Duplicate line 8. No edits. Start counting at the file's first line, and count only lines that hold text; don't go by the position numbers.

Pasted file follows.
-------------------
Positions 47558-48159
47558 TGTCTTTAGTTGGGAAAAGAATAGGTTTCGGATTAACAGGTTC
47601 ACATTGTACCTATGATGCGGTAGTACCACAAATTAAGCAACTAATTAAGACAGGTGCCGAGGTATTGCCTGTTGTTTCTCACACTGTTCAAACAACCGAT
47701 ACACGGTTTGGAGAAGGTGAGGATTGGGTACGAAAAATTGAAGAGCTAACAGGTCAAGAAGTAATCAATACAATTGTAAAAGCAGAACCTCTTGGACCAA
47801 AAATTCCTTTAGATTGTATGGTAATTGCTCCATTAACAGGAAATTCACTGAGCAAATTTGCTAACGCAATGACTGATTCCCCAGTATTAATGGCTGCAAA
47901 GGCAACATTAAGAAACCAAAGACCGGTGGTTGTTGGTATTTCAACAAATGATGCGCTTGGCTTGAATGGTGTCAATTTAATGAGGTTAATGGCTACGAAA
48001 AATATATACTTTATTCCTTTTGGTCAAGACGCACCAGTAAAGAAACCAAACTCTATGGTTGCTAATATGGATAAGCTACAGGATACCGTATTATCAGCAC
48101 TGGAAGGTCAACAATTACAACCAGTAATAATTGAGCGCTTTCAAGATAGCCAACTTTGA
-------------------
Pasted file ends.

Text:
48101 TGGAAGGTCAACAATTACAACCAGTAATAATTGAGCGCTTTCAAGATAGCCAACTTTGA